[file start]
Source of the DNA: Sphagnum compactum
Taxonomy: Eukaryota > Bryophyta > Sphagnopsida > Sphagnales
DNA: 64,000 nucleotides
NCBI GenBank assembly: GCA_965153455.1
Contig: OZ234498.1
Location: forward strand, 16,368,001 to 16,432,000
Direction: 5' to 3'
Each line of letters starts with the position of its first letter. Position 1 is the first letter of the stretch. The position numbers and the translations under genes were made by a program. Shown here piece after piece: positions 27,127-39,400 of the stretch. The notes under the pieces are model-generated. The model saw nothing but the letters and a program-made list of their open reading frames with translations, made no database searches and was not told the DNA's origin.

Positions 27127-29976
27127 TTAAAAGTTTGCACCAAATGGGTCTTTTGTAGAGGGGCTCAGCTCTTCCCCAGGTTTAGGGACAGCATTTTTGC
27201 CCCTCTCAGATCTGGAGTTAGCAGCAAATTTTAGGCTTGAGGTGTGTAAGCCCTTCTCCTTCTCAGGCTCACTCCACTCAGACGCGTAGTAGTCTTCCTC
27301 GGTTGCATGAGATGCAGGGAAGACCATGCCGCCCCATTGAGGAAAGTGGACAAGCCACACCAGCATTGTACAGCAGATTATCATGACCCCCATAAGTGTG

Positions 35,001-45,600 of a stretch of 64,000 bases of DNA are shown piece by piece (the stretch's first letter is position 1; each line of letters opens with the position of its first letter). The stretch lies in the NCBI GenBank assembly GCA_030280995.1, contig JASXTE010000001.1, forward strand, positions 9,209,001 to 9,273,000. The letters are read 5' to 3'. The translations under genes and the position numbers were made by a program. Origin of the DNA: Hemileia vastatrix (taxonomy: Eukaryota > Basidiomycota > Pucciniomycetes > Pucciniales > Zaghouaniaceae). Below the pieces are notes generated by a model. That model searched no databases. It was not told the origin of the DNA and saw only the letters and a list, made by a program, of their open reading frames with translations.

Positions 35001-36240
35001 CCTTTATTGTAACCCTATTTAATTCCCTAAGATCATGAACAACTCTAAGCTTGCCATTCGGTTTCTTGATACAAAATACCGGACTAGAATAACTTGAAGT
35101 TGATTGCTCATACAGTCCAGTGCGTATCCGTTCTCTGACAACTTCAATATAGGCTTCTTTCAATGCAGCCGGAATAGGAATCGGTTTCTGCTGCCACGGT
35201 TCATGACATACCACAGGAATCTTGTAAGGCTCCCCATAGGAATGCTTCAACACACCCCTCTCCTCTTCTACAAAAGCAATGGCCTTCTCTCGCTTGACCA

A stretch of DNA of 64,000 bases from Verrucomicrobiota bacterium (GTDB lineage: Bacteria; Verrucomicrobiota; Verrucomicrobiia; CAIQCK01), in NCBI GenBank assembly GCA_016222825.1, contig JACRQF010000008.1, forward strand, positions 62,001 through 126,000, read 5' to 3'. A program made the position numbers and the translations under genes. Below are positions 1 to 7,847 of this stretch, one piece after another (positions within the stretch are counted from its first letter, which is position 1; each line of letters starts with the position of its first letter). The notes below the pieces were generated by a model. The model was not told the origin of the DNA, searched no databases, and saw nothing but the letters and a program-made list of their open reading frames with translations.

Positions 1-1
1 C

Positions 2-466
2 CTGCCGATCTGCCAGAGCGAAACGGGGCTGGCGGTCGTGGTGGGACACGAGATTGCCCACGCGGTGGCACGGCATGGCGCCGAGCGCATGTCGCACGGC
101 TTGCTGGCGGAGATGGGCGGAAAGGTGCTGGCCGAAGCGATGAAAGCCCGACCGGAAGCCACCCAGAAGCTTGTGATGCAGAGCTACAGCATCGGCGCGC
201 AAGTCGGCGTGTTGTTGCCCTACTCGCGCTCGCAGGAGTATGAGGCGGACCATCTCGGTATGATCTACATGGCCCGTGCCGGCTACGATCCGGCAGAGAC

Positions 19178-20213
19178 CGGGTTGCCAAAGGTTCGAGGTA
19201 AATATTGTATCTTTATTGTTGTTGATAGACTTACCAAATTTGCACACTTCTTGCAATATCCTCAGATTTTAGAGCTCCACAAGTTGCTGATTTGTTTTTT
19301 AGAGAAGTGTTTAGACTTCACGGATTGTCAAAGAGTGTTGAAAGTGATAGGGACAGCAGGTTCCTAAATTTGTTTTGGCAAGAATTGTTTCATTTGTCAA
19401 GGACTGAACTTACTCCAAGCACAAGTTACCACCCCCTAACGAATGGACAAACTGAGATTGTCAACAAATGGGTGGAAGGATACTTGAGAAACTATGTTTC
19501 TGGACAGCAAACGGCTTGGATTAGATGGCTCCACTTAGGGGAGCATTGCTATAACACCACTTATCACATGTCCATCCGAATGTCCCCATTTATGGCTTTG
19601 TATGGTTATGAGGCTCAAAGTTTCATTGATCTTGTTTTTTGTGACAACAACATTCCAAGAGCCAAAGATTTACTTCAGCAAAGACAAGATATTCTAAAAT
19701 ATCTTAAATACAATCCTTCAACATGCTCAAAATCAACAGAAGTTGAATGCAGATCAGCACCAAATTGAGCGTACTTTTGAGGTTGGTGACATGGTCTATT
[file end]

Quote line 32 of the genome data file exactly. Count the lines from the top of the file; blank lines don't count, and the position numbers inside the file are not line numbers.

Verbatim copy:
19701 ATCTTAAATACAATCCTTCAACATGCTCAAAATCAACAGAAGTTGAATGCAGATCAGCACCAAATTGAGCGTACTTTTGAGGTTGGTGACATGGTCTATT